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humiliations

humiliations Sentence Examples

  • On these conditions Mary obtained the hearty support of the states Against France, but her humiliations were not yet at an end; two of her privy councillors, accused of traitorous intercourse with the enemy, were, despite her entreaties, seized, tried and beheaded (April 3).

  • Even then the new league would not fight and allowed Louis to retain his conquests by the truce of Regensburg (1685), but none the less these humiliations gave rise to a more closelyknit and aggressive coalition, which was organized in 1686 and known as the League of Augsburg.

  • The main cause of the humiliations William suffered from parliament lay in his incapacity to understand the party or cabinet system.

  • But the precarious tenure of their possession had been deeply impressed on them by the disasters and humiliations they had undergone in these districts during the reign of Domitian.

  • The memory of these humiliations played their part in developing later the autocratic ideas of Louis.

  • Each of his great humiliations followed as the natural result of crimes or blunders.

  • Polygamy prevailed among the chiefs and rulers, and women were subject to all the humiliations of the tabu system, which subjected them to many privations, and kept them socially in a condition of inferiority to the other sex.

  • The disasters and humiliations which befell Tyre during this and the foregoing period might suggest that its prosperity had been seriously damaged.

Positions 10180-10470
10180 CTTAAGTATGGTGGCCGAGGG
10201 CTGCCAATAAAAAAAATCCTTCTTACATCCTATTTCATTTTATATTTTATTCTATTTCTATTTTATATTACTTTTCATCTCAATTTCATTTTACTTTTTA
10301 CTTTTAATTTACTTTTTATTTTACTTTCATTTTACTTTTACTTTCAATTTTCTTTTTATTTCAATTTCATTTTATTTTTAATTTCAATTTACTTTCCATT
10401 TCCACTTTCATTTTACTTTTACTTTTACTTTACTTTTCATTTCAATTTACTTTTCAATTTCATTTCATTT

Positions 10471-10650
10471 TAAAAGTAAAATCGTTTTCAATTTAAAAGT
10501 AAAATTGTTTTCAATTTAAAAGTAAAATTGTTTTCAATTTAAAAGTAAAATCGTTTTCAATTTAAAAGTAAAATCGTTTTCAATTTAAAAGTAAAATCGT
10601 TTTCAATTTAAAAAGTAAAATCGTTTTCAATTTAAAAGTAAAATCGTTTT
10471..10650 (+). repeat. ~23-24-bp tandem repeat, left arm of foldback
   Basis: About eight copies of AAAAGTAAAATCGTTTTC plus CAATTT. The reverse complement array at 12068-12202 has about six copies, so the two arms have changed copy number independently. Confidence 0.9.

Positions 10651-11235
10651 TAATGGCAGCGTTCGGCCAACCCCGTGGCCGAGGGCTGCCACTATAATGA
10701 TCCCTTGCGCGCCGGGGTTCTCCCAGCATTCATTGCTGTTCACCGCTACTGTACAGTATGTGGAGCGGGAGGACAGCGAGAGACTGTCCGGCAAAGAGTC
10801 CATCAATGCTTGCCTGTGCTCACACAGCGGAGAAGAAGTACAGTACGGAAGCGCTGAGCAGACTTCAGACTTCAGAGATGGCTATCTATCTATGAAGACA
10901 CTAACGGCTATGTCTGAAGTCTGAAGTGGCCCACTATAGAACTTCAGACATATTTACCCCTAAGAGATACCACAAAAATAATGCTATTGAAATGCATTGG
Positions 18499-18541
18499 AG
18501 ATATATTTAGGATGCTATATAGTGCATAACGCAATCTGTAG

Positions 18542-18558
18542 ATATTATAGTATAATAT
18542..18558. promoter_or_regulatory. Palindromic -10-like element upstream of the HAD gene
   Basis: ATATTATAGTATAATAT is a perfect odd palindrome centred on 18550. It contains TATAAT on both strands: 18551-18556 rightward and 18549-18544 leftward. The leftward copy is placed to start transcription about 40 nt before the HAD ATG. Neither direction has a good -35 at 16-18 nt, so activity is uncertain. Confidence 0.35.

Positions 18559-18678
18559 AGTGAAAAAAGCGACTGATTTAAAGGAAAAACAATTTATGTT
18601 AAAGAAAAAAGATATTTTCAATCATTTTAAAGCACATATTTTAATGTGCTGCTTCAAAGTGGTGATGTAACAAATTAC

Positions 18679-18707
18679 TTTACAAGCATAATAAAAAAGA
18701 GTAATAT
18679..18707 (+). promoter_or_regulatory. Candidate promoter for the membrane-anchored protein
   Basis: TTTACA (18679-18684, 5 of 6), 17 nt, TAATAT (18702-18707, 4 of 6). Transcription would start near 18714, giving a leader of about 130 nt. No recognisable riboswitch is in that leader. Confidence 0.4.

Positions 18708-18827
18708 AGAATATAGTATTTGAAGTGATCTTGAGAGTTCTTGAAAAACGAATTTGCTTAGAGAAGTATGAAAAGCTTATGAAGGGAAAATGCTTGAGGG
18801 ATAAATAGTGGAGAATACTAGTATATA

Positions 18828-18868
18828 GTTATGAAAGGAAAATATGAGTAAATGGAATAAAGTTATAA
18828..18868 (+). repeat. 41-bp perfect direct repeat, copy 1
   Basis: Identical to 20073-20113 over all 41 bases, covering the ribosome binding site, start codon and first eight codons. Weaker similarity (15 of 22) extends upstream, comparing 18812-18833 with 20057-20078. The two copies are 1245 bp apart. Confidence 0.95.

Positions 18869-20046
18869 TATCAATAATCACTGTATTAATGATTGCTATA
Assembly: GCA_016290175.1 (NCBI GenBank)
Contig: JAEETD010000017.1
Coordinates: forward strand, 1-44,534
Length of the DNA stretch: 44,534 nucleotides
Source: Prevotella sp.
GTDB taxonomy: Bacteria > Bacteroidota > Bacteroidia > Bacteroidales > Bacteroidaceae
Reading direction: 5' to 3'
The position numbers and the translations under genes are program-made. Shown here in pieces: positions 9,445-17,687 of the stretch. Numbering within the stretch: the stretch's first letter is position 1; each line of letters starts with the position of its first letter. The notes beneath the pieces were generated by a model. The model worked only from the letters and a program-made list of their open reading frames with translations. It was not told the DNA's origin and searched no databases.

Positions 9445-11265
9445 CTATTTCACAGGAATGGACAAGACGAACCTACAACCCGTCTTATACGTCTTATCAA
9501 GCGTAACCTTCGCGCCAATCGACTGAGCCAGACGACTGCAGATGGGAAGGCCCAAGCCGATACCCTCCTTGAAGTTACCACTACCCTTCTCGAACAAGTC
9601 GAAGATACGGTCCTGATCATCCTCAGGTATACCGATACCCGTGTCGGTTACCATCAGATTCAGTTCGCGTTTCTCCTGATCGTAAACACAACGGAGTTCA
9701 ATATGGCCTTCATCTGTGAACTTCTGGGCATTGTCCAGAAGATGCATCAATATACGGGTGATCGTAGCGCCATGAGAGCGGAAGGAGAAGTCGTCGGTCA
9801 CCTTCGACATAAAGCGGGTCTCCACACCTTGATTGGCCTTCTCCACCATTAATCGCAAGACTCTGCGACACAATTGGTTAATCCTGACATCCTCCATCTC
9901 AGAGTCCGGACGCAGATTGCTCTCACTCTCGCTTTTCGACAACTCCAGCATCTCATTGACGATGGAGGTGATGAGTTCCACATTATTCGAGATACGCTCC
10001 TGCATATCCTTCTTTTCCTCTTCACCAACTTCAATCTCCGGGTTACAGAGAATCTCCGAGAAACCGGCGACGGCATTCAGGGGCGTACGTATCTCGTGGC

• It is easy, therefore, to imagine what humiliations and privations must have awaited the novice who had still to earn a name.

  • But Henrys bitter humiliations transformed his character; they brought out all his latent capacities of manliness.

  • Incessant war, both at home and in Italy, had deprived it of its force; it had lost moral influence by humiliations, of which the scene at Canossa was an extreme type.

  • She was beaten, and the peace of Lunville added fresh humiliations to those imposed upon her by the previous war.

  • Austria had to undergo further losses and humiliations, notably by the treaty of Vienna (1809), before the outcome of Napoleon's Russian campaign in 1812 gave her the opportunity for recuperation and revenge.

  • In fact the peace of Copenhagen came as a welcome break in an interminable series of disasters and humiliations.

  • In the following year \% ellingtons victory at Vitoria signalled the ruin of the French cause in Spain; while Prussia threw off the yoke of France, and Austria, realizing after cautious delay her chance of retrieving the humiliations of 1809, joined the alliance, and in concert with Russia and the other German powers overthrew Napoleon at Leipzig.

  • It might have been said that even at that time intrigue to get rid of him had yet to cease in his own party; and but a few years before, a man growing old, he was still in the lowest deeps of his disappointments and humiliations.

  • The rekindling of the Imperial idea is understood as a timely act of revolt and redemption: of revolt against continuous humiliations deeply felt, redemption from the fate of nations obviously weak and suspected of timidity.

  • whimpers of pain and the humiliations of the sick room.

  • On the one hand he was exposed to numberless humiliations on the part of the representatives of official Russia, who made it clear to him that he was expected to play the part of a y oi fain�t; on the other he was compelled to make terms with the Bulgarian politicians, who, intoxicated with newly won liberty, prosecuted their quarrels with a crude violence which threatened to subvert his authority and to plunge the nation in anarchy.

  • On these conditions Mary obtained the hearty support of the states Against France, but her humiliations were not yet at an end; two of her privy councillors, accused of traitorous intercourse with the enemy, were, despite her entreaties, seized, tried and beheaded (April 3).